("Let's table the discussion" is a new Adath Israel Shul initiative where a story or thought is presented in order to stimulate exciting and constructive discussion around our Shabbos table or among friends and children.)
In the small Shtetlach of Europe, it was not uncommon for the local townspeople to be inspired by the emotional energies of the different Chassidishe Rebbes and their courts. Indeed many of the townspeople found themselves inspired by a local Rebbe, to whom they would pledge their allegiance.
Berel was one such Chassid. Not much of a learned fellow, Berel appreciated that he would be able to get his spiritual highs through a different means – the emotional attachment to his Rebbe.
Berel’s two children were also not too interested in Yeshiva schooling. Given Berel’s personal experiences, he decided to send the children to the secular Gymnasium (secular schools of Europe) and hope that through their emotional connection to the Rebbe, they too, would be consistently dedicated to Judaism.
The Rebbe was incensed and told him that until he removes his children from the Spiritual Sakana – the spiritual danger that the schools represented, the Rebbe did not want to see Berel in his presence again.
Berel decided that rather than heed the Rebbe’s warnings, he would seek a different Rebbe. He heard that Rav Yisroel of Viznitz was an extremely kindhearted Rebbe and decided that he would not reject Berel. So, in the month of Elul, seeking spiritual rejuvenation, Berel set out for Viznitz.
True to reputation, the Viznitzer Rebbe did not disappoint. He welcomed the newcomer to his Shul and his table and even spent time with Berel. When people told the Viznitzer Rebbe about Berel, about his falling out with his previous Rebbe and about the circumstances that surrounded the falling out – including the lot of his own 2 children, the viznitzer Rebbe just ignored the issue –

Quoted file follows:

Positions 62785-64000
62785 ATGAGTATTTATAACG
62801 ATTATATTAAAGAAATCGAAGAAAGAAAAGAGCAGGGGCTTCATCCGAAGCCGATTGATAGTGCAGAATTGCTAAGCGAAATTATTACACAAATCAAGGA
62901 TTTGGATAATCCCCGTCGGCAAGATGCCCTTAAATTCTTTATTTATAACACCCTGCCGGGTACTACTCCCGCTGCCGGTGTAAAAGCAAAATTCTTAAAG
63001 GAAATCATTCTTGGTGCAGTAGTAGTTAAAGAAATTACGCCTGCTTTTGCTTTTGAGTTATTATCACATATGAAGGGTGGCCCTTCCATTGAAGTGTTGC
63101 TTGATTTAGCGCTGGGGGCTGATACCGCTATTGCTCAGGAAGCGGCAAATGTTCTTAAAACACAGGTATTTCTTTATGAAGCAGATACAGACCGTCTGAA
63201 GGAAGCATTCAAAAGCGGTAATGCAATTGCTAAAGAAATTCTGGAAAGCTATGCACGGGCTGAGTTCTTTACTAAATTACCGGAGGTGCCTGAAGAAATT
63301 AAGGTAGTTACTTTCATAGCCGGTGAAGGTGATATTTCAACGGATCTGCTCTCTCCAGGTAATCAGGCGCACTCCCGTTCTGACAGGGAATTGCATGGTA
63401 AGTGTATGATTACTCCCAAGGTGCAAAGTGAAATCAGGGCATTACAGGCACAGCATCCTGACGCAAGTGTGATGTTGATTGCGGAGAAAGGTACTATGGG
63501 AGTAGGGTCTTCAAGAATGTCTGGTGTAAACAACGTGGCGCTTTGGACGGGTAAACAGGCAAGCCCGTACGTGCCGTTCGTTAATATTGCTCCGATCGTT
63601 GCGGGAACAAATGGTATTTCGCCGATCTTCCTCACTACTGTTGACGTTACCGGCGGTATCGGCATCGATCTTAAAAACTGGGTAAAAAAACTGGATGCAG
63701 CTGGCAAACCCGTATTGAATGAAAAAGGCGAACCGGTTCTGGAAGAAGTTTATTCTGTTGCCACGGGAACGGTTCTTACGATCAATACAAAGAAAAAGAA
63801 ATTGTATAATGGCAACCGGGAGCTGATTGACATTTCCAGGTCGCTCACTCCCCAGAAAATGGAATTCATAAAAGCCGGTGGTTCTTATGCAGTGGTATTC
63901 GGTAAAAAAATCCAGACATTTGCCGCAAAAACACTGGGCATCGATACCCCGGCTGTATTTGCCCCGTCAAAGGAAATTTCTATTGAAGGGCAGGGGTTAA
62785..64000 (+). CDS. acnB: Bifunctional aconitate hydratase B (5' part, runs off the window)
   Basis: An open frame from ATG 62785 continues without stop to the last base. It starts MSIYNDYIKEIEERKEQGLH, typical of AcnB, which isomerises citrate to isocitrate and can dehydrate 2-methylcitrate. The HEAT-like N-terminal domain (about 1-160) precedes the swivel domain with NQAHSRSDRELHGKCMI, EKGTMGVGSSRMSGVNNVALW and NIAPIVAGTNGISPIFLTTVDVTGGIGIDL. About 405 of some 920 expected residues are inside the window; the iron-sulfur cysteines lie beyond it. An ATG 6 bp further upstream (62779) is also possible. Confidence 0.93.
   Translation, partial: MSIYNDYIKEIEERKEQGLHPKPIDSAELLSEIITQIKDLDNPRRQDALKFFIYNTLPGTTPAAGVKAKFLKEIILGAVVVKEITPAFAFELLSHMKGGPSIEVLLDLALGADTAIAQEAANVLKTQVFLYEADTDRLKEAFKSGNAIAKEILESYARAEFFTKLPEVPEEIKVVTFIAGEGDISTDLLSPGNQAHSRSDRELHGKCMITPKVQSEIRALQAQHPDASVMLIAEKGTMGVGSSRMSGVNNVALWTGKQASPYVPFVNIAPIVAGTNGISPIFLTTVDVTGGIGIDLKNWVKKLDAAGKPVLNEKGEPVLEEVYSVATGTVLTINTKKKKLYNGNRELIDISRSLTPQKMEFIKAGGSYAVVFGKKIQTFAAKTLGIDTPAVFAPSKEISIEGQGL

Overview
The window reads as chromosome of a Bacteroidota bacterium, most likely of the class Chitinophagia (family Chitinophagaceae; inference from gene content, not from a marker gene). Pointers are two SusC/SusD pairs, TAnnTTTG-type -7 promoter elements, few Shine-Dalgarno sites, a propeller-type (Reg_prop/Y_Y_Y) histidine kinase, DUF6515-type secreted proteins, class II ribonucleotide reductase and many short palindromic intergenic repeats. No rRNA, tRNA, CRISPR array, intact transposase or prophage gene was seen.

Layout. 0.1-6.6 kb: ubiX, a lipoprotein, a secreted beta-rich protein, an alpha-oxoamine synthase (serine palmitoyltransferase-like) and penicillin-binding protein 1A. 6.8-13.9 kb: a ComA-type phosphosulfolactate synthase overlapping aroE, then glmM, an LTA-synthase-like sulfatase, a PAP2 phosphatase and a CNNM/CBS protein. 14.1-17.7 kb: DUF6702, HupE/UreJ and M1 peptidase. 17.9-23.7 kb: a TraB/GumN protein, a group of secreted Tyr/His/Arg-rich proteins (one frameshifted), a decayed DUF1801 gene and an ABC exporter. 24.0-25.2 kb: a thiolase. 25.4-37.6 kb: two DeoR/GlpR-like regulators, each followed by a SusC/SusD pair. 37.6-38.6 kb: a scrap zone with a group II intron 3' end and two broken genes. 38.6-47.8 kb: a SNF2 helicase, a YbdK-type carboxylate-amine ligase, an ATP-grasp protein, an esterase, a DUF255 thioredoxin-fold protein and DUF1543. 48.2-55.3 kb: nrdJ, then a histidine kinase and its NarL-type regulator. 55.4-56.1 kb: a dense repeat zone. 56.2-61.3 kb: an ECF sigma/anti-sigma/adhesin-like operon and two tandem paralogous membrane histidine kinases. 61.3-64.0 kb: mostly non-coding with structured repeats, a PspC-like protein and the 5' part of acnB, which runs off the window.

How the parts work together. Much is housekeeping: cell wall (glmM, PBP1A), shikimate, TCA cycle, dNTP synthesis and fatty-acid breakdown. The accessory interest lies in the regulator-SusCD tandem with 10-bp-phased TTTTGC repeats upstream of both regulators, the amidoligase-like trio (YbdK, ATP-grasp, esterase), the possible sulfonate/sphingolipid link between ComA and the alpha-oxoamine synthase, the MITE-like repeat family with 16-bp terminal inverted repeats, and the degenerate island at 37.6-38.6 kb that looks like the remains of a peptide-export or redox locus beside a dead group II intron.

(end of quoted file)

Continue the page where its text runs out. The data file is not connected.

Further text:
--Or so it seemed.
The next day he invited Berel to accompany him on his daily walk. They walked together through the trees and the Rebbe commented:
“When I was a young boy learning in Cheder, the wife of the Cheder Melamed asked us not to study in the building the week prior to Pesach because of her needs to prepare the home for the holiday. Our Melamed took us outside and tried to teach us there. But you know how it is prior to Pesach and we rambunctious youth did not really want to listen while we were outside. The Melamed got us to concentrate by changing the lessons to teach us about the trees around us. He showed us how to figure out what kind of a tree a particular tree was by examining its trunk and its leaves. Certain leaves were distinct to apple trees, others to pear trees and still others to plum trees. However, we youngsters had a hard time following his distinctions. What was the easiest way to tell what kind of a tree, a particular tree was? When we saw the fruit that came from the tree. Apples meant the source of the apples was an apple tree. Pears meant that its tree was a pear tree.”
In our daily lives we work very hard at developing a self-concept and self-identification. Indeed, many self-help books are heavy in their stress of the need to develop a positive self-esteem. But the Oheiv Yisrael of Viznitz wanted Berel to know that our best definition of ourselves is what types of fruit we give off.
The same can be said not only of the biological parents but of the communal parental generation as well. The identification of who we are as a people – and if we are communally doing our jobs, is to see the impact we are having on our next generation and their aspirations as well.
What can our children teach us about who we are?
What are the lessons that we feel are MOST important for our next generation to learn from YOU? How can we get those messages through?
Let’s “table” the discussion – by discussing it with our children, spouses, families and guests and open an exciting discussion into our homes and communities.